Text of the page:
Which is more important, the story or the source? It is an age-old journalistic dilemma.
For Thet Sambath, a Cambodian journalist who has spent years investigating the war crimes of the Khmer Rouge, extracting a confession of mass genocide from Pol Pot's right-hand man was the scoop of his life.
He has spent nearly a decade befriending and gaining the trust of Nuon Chea – second-in-command to Cambodian dictator Pol Pot – who is the most senior leader of the Khmer Rouge alive since Pol Pot's death in 1998. But the confession was granted to Sambath on the condition that he promise to use it as a historical record only, and that it should not be used against Nuon Chea.
Now, the UN has requested that Sambath hand over his 160 hours of footage, to be used as evidence in its trial of Nuon Chea for genocide, which begins next year. Rob Lemkin, the Oxford-based film-maker who produced Sambath's film, Enemies of the People, has even had uninvited visits from UN representatives at his home. "They rang up and said they were in town and could pop round to pick the films up," he says. "When I refused, they told news organisations that it was because I wanted to make money from the film."
The trouble for the UN is, Sambath and Lemkin are determined not to hand over the tapes: they are honouring their promise to Nuon Chea. To some, it may seem a perverse choice, given the brutality of his crimes. It is particularly surprising given that Sambath's own family were victims of his appalling regime. "It's essential as a journalist or filmmaker, that if you give an assurance, you don't change the goal posts after you've made the film," says Lemkin. "They engage in a process with you and you must stick to that promise. As a result of not bowing to the court we are now seen as an independent party in Cambodia, and more Khmer Rouge people are talking to us and they will not talk to the court."
The interview forms part of Sambath and Lemkin's award-winning Enemies of the People, which is released in cinemas next month, and which won the special jury prize at this year's Sundance Festival. Nuon Chea, now 84, comes across as a benign old man; sitting in his simple wooden shack in a rural part of Cambodia, he weighs his words carefully. "These people were categorised as criminals," he says of his victims. "They were killed and destroyed. If we let them live, the party line would have been hijacked. They were enemies of the people." Asked about his regime's policy to kill traitors, he replies: "At the time I agreed. I just wanted to get the problem solved. It was the correct solution."
Like many architects of the Khmer Rouge, Nuon Chea has kept his head down ever since, living in retirement close to the Thai border. Known as Brother Number Two, his confession to ordering the torture, murder and arbitrary executions of up to two million people is an important step for a people still coming to terms with the atrocities of 1975 to 1979.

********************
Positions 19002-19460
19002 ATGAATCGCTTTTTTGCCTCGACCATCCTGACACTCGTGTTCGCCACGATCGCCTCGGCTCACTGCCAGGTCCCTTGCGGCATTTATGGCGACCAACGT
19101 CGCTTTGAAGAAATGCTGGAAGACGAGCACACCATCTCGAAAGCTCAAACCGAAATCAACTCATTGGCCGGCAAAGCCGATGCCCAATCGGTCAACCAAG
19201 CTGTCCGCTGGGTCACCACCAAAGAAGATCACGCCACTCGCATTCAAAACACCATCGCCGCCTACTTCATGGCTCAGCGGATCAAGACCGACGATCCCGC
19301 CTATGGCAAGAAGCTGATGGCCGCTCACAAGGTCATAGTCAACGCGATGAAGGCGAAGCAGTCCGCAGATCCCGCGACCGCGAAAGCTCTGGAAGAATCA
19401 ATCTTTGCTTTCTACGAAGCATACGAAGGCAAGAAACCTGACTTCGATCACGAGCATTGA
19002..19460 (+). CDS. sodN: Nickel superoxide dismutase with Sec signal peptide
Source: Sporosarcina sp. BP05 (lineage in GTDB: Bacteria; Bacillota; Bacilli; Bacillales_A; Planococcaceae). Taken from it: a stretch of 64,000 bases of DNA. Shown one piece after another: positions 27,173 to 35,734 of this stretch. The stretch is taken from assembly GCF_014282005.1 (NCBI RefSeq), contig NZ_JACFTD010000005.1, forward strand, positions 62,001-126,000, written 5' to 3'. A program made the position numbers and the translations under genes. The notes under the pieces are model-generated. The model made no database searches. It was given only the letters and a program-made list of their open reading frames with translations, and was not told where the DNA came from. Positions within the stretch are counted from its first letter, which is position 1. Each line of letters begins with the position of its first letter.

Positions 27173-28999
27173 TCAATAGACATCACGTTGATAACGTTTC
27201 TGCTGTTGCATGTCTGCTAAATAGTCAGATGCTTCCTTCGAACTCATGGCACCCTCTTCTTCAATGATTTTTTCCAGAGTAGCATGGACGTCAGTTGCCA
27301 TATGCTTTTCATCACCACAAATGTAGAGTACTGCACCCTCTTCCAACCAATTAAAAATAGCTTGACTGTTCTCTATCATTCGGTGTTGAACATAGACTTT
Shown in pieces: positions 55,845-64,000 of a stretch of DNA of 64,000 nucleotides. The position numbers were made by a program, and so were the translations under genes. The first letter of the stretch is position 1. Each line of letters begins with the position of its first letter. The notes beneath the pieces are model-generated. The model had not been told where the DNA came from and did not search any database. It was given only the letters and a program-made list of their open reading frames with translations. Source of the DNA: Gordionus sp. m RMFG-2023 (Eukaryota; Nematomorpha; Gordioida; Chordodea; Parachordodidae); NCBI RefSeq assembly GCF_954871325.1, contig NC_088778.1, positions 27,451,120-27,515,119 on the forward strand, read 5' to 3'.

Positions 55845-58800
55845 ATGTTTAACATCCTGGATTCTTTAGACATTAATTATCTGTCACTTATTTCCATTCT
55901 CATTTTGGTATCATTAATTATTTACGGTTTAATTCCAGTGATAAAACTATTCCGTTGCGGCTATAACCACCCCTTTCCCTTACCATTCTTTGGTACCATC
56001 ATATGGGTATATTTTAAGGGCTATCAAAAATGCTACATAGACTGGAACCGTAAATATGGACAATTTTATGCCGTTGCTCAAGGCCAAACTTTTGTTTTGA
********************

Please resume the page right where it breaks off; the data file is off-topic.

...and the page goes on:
This spell-binding confession is just one of many that Sambath has been granted in years of speaking to ordinary foot soldiers, many of whom seem relieved finally to unburden themselves of their guilt. "After I filmed Nuon Chea I was only the third person who knew of his role, after Pol Pot and himself," he says. "It was very difficult to interview him, but over 10 years I got to know him and his family very well and we became very close. I think that was almost inevitable."
Why will he not release the films to the UN? "I don't think revenge is good for anyone. My work was focussed on gaining as complete an account of the Killing Fields as I could. Revenge has no part in that. I think the court is focussed on justice, which is okay. But I think reconciliation would be a better end result. For reconciliation to take place we need first the truth."
Nuon Chea's prosecutors have thought about legally seizing the film – a public showing cannot be used as evidence – but ran out of time. "The investigating judge did ask to look at the film," says a spokesman for the Extraordinary Chambers in the Courts of Cambodia, which is prosecuting Nuon Chea. "We wanted to see if any part of it was interesting and could be used as evidence. The request was turned down. We don't have any comment on that but the indictments have been made."
Lemkin stresses that neither he nor Sambath want to "get in the way" of the court, but says that a truth and reconciliation process, such as took place in South Africa after the fall of apartheid, is more important than bringing a handful of people to justice. "It is more important for people who suffered the kind of trauma they have suffered to have the fullest public access to what happened," he says.
"When a huge number of killings happen it's not done by one person at the top. There are thousands of people and they live in communities all over Cambodia. If there's a way those people can talk and be able to take part in genuine conversation with the victims, then that's more important than sending one or two of them to jail."
Enemies of the People is in cinemas from 10 December